experts: real estate column Monday, June 03, 2002

It’s time for decisions, not recommendations

In five years many of today's Realtors will be gone if CREA’s predictions of declining membership are correct.

By Marty Douglas

As published in REM - independent news and opinion for Canada's real estate industry.

Two days after the Ides of March, on the Seventeenth of Ireland, I facilitated a panel presentation to a Leadership Conference of the BC Real Estate Association. A cross-section of “experts” addressed the issue “Where to from here?”

Based on what I can decipher from the shredded cocktail napkin found in my suit three weeks later, I apparently said, “What’s your sign? This Moonchild will be rising in Room 514 after 8PM.”

Just kidding. The napkin was from a conference in the eighties. What can I say, it’s an old suit.

On being asked to predict the future and observing the gender make up of the panel, my first comment is - any group who would ask five men for direction should have their motives questioned. Secondly, please remember the reason a magician can pull a rabbit from a hat – he put it there before he went on stage.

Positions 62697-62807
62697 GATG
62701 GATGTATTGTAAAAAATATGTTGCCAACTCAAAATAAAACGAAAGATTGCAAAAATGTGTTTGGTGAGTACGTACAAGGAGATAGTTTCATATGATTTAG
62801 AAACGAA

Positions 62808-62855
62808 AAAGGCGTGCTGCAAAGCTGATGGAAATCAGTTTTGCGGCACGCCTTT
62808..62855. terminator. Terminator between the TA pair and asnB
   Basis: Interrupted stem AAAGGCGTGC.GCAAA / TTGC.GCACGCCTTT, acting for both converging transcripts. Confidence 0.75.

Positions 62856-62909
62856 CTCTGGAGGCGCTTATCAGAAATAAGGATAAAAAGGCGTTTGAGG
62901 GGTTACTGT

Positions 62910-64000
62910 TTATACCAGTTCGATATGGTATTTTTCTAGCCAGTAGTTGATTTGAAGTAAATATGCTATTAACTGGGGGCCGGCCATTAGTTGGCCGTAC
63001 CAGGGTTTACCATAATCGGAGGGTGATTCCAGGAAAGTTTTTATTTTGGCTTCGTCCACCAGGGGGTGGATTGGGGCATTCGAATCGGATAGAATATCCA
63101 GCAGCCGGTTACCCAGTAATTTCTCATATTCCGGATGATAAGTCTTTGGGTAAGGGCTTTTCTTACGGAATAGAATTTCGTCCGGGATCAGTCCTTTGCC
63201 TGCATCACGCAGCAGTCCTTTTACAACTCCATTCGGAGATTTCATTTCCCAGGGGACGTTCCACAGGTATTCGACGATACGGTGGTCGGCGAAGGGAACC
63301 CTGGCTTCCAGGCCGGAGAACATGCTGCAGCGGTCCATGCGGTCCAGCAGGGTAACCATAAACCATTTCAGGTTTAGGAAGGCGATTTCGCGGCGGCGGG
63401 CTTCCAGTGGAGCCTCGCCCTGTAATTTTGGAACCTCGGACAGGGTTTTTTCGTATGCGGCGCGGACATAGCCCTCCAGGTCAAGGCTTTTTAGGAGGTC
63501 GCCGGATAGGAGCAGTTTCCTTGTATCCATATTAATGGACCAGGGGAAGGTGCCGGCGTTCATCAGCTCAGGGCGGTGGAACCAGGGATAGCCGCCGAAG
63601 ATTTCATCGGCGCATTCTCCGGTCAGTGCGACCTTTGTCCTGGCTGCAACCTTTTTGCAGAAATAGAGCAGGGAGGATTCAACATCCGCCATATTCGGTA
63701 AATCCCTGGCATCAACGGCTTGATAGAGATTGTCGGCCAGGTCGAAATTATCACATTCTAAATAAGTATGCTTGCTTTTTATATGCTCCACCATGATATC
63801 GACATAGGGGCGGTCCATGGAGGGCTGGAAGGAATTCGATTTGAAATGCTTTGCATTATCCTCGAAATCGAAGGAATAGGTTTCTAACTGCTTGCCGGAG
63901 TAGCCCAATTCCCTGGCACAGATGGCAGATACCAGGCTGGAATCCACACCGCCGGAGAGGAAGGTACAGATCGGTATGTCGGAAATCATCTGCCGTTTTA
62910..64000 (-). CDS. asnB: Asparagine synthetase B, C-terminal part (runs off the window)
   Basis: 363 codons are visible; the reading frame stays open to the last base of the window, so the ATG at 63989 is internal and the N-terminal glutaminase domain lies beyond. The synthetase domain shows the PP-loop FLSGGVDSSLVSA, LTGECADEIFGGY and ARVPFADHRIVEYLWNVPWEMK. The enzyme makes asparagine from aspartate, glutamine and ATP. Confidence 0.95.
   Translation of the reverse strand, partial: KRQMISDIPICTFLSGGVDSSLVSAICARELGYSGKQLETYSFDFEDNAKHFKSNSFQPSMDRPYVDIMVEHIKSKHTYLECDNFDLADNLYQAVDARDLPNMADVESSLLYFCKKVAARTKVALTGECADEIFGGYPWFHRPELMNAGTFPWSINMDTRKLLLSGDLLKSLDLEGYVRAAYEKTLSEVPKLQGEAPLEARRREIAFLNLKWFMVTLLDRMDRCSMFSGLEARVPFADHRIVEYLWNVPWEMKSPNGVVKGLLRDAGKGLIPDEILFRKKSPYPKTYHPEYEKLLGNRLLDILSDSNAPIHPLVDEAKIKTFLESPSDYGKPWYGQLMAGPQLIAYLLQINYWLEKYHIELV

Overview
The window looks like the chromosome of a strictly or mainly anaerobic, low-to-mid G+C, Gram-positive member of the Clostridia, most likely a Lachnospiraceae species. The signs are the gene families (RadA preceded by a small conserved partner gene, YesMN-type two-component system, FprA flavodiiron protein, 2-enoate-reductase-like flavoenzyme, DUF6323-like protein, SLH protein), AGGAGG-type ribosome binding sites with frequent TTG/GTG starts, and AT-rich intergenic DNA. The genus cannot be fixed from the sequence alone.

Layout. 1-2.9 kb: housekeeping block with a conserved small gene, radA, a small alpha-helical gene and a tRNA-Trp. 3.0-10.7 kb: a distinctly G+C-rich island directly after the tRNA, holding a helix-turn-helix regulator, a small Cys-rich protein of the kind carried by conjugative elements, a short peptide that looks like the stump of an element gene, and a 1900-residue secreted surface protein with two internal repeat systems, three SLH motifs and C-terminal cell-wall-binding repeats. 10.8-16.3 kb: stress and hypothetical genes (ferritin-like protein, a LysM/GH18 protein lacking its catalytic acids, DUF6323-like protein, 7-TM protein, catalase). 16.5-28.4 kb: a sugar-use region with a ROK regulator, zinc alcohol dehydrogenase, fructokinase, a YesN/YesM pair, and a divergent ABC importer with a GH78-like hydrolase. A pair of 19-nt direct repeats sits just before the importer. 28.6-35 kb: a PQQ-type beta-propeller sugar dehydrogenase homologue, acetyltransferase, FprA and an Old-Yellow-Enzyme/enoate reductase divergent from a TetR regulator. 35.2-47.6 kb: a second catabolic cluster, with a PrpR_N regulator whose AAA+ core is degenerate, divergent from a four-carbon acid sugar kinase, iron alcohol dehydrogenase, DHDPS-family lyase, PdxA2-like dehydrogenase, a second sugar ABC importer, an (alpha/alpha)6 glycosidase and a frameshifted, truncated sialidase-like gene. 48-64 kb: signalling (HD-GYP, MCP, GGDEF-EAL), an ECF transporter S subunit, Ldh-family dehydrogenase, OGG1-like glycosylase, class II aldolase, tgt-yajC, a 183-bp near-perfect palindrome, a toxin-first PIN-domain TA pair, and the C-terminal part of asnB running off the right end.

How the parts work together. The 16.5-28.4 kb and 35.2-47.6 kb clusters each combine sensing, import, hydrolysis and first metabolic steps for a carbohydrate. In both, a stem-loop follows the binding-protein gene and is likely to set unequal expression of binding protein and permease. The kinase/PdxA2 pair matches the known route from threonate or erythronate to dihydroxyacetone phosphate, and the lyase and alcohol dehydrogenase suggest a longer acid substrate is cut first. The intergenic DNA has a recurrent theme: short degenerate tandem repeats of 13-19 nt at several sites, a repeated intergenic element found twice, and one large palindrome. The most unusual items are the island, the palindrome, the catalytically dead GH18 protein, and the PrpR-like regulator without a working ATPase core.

Magician David Ben, in his management book “Advantage Play” insists “Don’t predict the future – make it happen.” While pointing out incompetence is not the exclusive domain of the inexperienced, he observes predictions are made to inspire confidence and attract customers.

Ozzie Jurock, the most frequent real estate forecaster of the Wet Coast is blunt. “Forecasting is hard, particularly if it is about the future.” Besides, 80% of all predictions are wrong. William Sheridan in “The Fortune Sellers”, reviewed a century of predictions for life at the end of the 20th Century – today. Many realities - the telephone, the computer, and the laser – were discovered by accident and were unforeseen. Predicted luxuries of home robots, radio-controlled cars, weather control and undersea colonies never materialized.

We need look only to our junk cupboards for 8-Track tapes, Beta Players, CB Radios and polyester leisure suits to see the reality of sure-fire predictions. Radio and newspapers flourish despite television.

In other words, whatever any panel of futurists predicts is likely wrong. But we don’t care because in five years, most of you won’t be here if CREA’s predictions of declining membership are correct, and those who will be here won’t remember because of the only certain prediction I can make – we’re getting older.

It seems we are doomed to repeat history whether we study it or not. In BC, the real estate landscape is littered with studies and inquiries dating back to 1956, probing the same navel. Moreover, like the navel, we have found a seemingly endless supply of the same lint. If our goal was to make the pile of reports higher and wider then we’ve been fantastic.

A satisfactory review of history would require reasonable progress. Jim Rohn says reasonable progress is why they make the desks so small in grade four. If they want a passing grade in the future, real estate leaders must move along a clearly indicated path.